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ASA ruling on “humorous” tweets – Burger King

Published on 21 January 2020

How careful do you need to be when using topical events to let loose a branded tweet? Put another way, was the combination of Nigel Farage, “milkshaking” and “#justsaying” a responsible tweet by Burger King?

The key takeaway

Be cautious! Before attempting to go public with a “humorous” tweet or ad on current affairs, assess the social impact that it may have and consider whether it will breach any of the rules in the CAP Code.

The ad

A tweet sent by the official Burger King twitter account on 18 May 2019, included the text, “Dear people of Scotland. We’re selling milkshakes all weekend. Have fun. Love BK. #justsaying”. Before the tweet was deleted it had received over 19,000 retweets and 108,000 likes.

In May 2019 a McDonald’s Restaurant in Edinburgh chose not to sell milkshakes amid concerns that people were buying them to throw at Brexit Party leader Nigel Farage, who was holding a rally in the city. McDonald’s had made this decision as Farage had been hit by a milkshake during a rally in Newcastle a few days earlier.

The response

The tweet received 24 complaints. The complainants challenged whether the ad was irresponsible, offensive and encouraged violence and anti-social behaviour.

Burger King responded that the tweet was intended to be a tongue-in-cheek reaction to recent events where milkshakes had been thrown at political figures. 

Burger King stated that it did not endorse violence and that was made clear with a follow-up tweet that stated, “We’d never endorse violence – or wasting our delicious milkshakes! So enjoy the weekend and please drink responsibly people”.

A Burger King spokesman said: “It appears some have misinterpreted this as an endorsement of violence, which we absolutely reject. At Burger King, we totally believe in individuals’ right to freedom of expression and would never do anything that conflicts with this. We’d never endorse violence or wasting our delicious milkshakes”.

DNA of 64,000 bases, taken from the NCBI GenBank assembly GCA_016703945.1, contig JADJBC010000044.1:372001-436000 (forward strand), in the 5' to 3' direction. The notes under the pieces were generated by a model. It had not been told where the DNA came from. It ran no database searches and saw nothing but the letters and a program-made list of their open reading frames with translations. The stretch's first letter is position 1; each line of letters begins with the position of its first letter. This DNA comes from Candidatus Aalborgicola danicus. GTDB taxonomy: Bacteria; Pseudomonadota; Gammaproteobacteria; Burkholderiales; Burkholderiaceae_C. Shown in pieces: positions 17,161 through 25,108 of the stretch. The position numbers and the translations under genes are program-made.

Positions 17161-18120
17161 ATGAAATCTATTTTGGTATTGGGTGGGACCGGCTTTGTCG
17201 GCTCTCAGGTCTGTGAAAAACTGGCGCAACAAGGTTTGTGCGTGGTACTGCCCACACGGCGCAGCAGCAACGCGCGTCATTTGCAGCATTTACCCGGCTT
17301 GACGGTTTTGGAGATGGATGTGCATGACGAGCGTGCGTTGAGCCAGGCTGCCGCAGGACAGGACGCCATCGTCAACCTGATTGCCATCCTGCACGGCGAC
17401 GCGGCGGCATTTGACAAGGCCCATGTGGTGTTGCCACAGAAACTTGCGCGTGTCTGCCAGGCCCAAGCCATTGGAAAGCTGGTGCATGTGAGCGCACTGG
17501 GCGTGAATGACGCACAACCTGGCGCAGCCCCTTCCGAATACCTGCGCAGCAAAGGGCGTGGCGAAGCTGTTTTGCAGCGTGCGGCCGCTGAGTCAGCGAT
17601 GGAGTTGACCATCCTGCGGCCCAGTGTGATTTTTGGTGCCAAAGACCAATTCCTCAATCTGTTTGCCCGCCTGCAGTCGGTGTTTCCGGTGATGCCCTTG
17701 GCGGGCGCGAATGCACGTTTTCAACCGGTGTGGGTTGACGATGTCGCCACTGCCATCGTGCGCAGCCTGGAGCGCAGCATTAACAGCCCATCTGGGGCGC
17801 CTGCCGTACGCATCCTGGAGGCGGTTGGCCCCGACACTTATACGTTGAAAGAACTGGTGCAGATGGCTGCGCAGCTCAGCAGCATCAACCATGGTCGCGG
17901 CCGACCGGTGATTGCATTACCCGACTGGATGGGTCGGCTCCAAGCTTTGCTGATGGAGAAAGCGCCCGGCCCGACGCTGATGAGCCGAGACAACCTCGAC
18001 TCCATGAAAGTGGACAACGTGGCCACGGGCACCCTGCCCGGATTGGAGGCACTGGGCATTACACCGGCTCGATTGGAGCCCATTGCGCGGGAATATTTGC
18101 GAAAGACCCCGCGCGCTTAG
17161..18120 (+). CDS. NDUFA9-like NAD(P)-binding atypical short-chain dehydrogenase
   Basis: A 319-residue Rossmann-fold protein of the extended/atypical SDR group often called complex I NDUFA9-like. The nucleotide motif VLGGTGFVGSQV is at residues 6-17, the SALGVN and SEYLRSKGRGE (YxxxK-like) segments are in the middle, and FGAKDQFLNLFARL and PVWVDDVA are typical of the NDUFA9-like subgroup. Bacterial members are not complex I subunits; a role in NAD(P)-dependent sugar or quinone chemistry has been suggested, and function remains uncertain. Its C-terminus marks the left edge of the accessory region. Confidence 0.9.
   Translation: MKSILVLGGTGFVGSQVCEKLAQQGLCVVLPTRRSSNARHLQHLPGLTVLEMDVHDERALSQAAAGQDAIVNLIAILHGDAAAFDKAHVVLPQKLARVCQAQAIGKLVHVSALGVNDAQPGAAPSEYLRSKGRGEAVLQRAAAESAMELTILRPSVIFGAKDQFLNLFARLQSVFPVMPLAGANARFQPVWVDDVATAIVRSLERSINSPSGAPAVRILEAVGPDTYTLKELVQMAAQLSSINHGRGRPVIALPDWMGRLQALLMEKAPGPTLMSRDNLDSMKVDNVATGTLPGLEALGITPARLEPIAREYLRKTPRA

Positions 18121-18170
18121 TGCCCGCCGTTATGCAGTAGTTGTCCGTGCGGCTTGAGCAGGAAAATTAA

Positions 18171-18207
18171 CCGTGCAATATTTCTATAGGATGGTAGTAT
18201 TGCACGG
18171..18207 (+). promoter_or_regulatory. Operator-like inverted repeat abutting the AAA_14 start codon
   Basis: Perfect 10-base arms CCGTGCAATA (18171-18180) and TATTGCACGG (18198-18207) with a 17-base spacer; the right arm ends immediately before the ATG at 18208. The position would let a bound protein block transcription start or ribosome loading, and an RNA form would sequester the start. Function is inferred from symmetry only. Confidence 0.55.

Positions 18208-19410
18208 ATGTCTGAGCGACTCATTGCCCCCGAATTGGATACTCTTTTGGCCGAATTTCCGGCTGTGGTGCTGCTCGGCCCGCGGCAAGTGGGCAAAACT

The decision 

The ASA upheld the complaints and banned the ad.

It considered that the ad was likely to be seen as a reference to the recent incidents of “milkshaking” political figures. Despite the intention being a humorous response to the suspension of milkshake sales by Burger King’s competitor (McDonald’s), the ASA considered that the tweet could be understood as suggesting that Burger King milkshakes could be used to “milkshake” Nigel Farage. 

The “milkshaking” incidents had been widely reported in the media and there was a fear by the ASA that those who saw the tweet were likely to be aware that Nigel Farage was due to make more public appearances in Scotland that weekend.

The ASA believed that the ad condoned the previous anti-social behaviour and encouraged further instances. Therefore it held that the ad was irresponsible, offensive and encouraged violence and anti-social behaviour and breached CAP Code Rules 1.3 and 4.4.

Why is this important?

Engaging with audiences and responding to current affairs is an important part of a modern communications strategy. This decision reminds organisations to take particular care when responding to current affairs and that what is humorous to one person may easily be seen as irresponsible and anti-social by another.

Any practical tips?

In our fast-moving, digital age it is tempting to take a quick, topical and humorous dig at a competitor or use real-time developments in the news to reach a vast social media audience. But tread carefully – you have to sit back and coldly work through all the potential interpretations, especially ones that can portray your brand in an irresponsible or anti-social light. Best to loop in your legal team – not because they won’t have a sense of humour (!), but because it’s their job to take a more measured view of the potential repercussions.